The Kite Runner, Wyndhams Theatre | reviews, news & interviews
The Kite Runner, Wyndhams Theatre
The Kite Runner, Wyndhams Theatre
Adaptation of Khaled Hosseini's bestseller is not built to soar
Khaled Hosseini's 2003 bestseller ticks all the boxes as an A-level text. A personal story with epic sweep, it interweaves the bloody recent history of Afghanistan with a gripping family saga. Its treatment of racism and radicalism is timely. Other themes too might have been hand-picked for classroom discussion: bullying, betrayal, bad parenting, family secrets. Its first-person narrative makes it feel real.
The trouble with this stage adaptation newly arrived in the West End is that only a small portion of the audience is using it for exam revision. Those merely hoping for a theatre experience may be left slightly dazed, for the story is so big, so broad, so episodic, that the only way to cover the ground in two and half hours is at a racing gallop. Either that, or the writer needed to scrap the linear narrative and start again. But Matthew Spangler's adaptation doesn’t do anything so radical. It sticks closely to the book, so closely that Amir (Ben Turner), whose confessional story this is, is on stage almost all the time and barely stops talking.Another challenge for Turner is the constant flipping back and forth between his childhood self in 1970s Kabul (cue higher-pitched voice, a lot of scampering) and the fully assimilated, creative-writing graduate in California. It’s a heroic effort, but you wonder if was really necessary.
Amir’s story harks back to his childhood friendship with Hassan (Andrei Costin, pictured above with Turner), the illiterate son of the family’s servant, and his failure to save the younger boy from a vicious assault by the local thug who believes the ruling Pashtuns (who are Sunni Muslims) should run the (Shi’a) Hazaras out of Afghanistan. The rape of Hassan is tastefully screened from view by giant fabric kites, and this use of design as a neutralising agent pervades Giles Croft’s production. We never really feel the heat or the dust, the violence of the Russian invasion, or the pain of exile. The prettily stylised city skyline of Barney George’s set stands for both San Francisco and Kabul.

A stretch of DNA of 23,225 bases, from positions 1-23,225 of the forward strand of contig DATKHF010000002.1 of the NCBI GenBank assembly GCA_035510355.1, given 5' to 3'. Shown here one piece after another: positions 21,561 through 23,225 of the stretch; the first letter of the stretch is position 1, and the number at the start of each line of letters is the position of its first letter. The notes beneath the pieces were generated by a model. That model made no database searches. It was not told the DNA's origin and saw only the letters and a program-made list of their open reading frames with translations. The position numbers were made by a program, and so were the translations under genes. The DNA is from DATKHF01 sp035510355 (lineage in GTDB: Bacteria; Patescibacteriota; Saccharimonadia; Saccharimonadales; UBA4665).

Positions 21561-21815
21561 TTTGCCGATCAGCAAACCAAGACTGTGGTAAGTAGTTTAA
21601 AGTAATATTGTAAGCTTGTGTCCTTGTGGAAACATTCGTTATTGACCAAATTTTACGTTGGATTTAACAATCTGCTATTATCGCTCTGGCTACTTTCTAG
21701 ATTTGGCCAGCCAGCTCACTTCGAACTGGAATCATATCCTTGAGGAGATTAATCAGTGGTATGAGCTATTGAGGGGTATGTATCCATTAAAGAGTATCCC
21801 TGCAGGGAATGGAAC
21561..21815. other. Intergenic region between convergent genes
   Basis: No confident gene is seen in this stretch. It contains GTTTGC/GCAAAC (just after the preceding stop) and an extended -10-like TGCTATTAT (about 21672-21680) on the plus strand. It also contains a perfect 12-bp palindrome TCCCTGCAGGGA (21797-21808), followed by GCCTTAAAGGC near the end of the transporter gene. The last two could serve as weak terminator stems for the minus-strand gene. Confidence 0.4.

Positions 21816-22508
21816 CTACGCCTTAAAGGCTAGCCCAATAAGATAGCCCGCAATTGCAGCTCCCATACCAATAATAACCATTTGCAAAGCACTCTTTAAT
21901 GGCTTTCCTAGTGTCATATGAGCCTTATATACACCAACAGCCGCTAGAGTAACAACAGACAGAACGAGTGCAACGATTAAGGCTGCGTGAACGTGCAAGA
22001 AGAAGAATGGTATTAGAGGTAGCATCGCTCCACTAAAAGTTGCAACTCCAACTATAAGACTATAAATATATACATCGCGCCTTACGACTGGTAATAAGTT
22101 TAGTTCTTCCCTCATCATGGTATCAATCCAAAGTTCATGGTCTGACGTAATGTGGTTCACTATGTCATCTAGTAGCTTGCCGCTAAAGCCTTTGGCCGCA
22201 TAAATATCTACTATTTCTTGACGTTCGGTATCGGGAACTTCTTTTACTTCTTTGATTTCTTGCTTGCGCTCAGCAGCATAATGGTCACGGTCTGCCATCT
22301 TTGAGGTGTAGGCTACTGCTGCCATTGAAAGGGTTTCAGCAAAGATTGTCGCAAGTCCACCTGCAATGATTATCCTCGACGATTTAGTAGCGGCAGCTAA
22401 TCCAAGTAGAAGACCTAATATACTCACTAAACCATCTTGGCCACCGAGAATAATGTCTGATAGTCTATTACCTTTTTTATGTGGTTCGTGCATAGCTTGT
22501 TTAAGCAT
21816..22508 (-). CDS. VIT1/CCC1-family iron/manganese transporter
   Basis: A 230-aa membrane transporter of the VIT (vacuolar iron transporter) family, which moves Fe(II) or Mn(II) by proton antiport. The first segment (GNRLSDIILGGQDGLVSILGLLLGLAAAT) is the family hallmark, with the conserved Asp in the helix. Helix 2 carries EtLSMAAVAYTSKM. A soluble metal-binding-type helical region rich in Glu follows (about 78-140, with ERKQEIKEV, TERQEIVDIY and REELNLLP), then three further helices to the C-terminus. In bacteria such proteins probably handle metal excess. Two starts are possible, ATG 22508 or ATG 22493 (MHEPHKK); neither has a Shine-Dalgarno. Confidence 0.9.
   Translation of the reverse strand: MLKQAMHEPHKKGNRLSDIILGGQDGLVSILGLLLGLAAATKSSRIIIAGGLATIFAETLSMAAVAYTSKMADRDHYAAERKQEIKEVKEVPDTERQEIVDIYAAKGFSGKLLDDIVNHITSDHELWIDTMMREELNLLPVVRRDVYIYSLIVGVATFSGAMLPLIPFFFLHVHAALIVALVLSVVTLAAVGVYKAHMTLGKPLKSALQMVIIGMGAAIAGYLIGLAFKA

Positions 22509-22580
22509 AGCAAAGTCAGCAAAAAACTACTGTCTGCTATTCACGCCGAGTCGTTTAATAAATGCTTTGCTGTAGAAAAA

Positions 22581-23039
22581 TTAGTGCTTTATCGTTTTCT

The show brings the plight of refugees into the heart of the West End
Just now and then, the relentless pace takes a breath and the imagination soars. The kite-flying episodes are memorable and the spectators’ excitement infectious, the tension aurally cranked up by hand-held wind machines and an on-stage tabla player, the wonderful Hanif Khan. Couldn't there have been more of that traditional music? In the book, Hassan’s father entrances the two boys by singing to them. This show could have used some singing.
There are strong performances from the multi-tasking cast. Nicholas Karimi is hideously good as the psychopathic bully Assef, whose rigid world view later finds a natural outlet in the Taliban. Emilio Doorgasingh is subtly effective as Amir’s urbane but emotionally absent father. And Andre Costin is touching as the loyal, watchful Hassan, and then as Hassan’s son, rescued from child-abuse hell in an Afghan orphanage to assuage the guilt of his rescuer.
For all its speed-read manner, this adaptation achieves one important thing. It brings the plight of refugees into the heart of the West End, and shows them to be PLUs – people like us who once had nice homes, nice jobs, even nicely tucked-away family secrets, all wrenched from them by war.
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